DatologyAI’s also able to determine which “concepts” within a dataset — for example, concepts related to U.S. history in an educational chatbot training set — are more complex and therefore require higher-quality samples, as well as which data might cause a model to behave in unintended ways.

“Solving [these problems] requires automatically identifying concepts, their complexity and how much redundancy is actually necessary,” Morcos said. “Data augmentation, often using other models or synthetic data, is incredibly powerful, but must be done in a careful, targeted fashion.”

The question is, just how effective is DatologyAI’s technology? There’s reason to be skeptical. History has shown automated data curation doesn’t always work as intended, however sophisticated the method — or diverse the data.

LAION, a German nonprofit spearheading a number of GenAI projects, was forced to take down an algorithmically curated AI training dataset after it was discovered that the set contained images of child sexual abuse. Elsewhere, models such as ChatGPT, which are trained on a mix of datasets manually and automatically filtered for toxicity, have been shown to generate toxic content given specific prompts.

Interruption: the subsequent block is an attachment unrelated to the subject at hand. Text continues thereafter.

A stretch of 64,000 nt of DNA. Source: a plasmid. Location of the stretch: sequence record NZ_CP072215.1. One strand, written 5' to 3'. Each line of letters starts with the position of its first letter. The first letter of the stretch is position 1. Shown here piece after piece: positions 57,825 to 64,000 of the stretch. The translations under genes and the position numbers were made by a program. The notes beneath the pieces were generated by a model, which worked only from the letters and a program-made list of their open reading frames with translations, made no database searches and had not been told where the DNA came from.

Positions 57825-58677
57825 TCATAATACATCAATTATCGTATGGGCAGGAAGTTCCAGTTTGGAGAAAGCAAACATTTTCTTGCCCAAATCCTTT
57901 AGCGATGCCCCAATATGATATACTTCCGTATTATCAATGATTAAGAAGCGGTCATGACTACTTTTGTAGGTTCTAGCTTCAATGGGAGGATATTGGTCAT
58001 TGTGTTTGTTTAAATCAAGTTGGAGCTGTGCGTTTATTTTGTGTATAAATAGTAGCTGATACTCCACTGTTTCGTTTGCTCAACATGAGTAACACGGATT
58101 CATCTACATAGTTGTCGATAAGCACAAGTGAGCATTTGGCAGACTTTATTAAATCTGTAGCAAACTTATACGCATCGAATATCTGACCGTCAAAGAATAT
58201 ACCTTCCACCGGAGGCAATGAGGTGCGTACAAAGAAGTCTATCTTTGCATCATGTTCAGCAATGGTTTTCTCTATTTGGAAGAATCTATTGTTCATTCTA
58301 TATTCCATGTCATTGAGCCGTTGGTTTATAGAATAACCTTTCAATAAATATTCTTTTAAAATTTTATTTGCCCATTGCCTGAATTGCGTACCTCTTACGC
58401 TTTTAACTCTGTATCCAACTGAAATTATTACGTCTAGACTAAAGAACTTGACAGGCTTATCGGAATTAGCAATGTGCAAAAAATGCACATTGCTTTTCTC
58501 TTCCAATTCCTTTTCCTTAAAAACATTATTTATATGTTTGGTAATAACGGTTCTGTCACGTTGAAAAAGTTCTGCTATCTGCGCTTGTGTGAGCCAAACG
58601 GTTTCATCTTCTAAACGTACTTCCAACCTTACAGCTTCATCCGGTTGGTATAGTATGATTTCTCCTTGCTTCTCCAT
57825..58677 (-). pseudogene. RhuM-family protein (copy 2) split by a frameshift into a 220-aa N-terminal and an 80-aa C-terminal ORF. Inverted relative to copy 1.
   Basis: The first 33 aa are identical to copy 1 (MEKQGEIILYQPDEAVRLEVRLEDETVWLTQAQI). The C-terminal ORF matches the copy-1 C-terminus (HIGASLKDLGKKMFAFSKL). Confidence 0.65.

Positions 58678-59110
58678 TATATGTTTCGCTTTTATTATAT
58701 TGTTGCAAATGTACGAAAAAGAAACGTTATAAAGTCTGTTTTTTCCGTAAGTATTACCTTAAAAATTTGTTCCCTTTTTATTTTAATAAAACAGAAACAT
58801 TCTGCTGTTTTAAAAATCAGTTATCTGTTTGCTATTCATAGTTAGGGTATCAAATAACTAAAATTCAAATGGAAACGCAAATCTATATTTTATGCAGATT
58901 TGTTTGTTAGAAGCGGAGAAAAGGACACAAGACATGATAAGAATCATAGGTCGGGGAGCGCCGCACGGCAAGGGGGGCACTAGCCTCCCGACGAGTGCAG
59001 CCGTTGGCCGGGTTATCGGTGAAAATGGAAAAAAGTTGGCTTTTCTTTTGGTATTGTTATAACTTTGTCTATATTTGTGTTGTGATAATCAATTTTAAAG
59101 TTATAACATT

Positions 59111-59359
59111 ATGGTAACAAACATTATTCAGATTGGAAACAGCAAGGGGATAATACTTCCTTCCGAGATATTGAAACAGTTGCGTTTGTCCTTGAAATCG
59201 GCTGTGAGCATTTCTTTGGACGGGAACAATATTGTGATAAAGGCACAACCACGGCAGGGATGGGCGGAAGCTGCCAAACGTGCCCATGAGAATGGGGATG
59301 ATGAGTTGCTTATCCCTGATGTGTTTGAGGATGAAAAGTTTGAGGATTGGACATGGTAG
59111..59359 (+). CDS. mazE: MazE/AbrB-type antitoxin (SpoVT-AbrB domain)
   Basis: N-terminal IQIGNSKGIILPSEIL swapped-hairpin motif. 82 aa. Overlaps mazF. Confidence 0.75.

There’s no getting away from manual curation, some experts would argue — at least not if one hopes to achieve strong results with an AI model. The largest vendors today, from AWS to Google to OpenAI, rely on teams of human experts and (sometimes underpaid) annotators to shape and refine their training datasets.

Morcos insists DatologyAI’s tooling isn’t meant to replace manual curation altogether but rather offer suggestions that might not occur to data scientists, in particular suggestions tangential to the problem of trimming training dataset sizes. He’s somewhat of an authority — dataset trimming while preserving model performance was the focus of an academic paper Morcos co-authored with researchers from Stanford and the University of Tübingen in 2022, which earned a best paper award at the NeurIPS machine learning conference that year.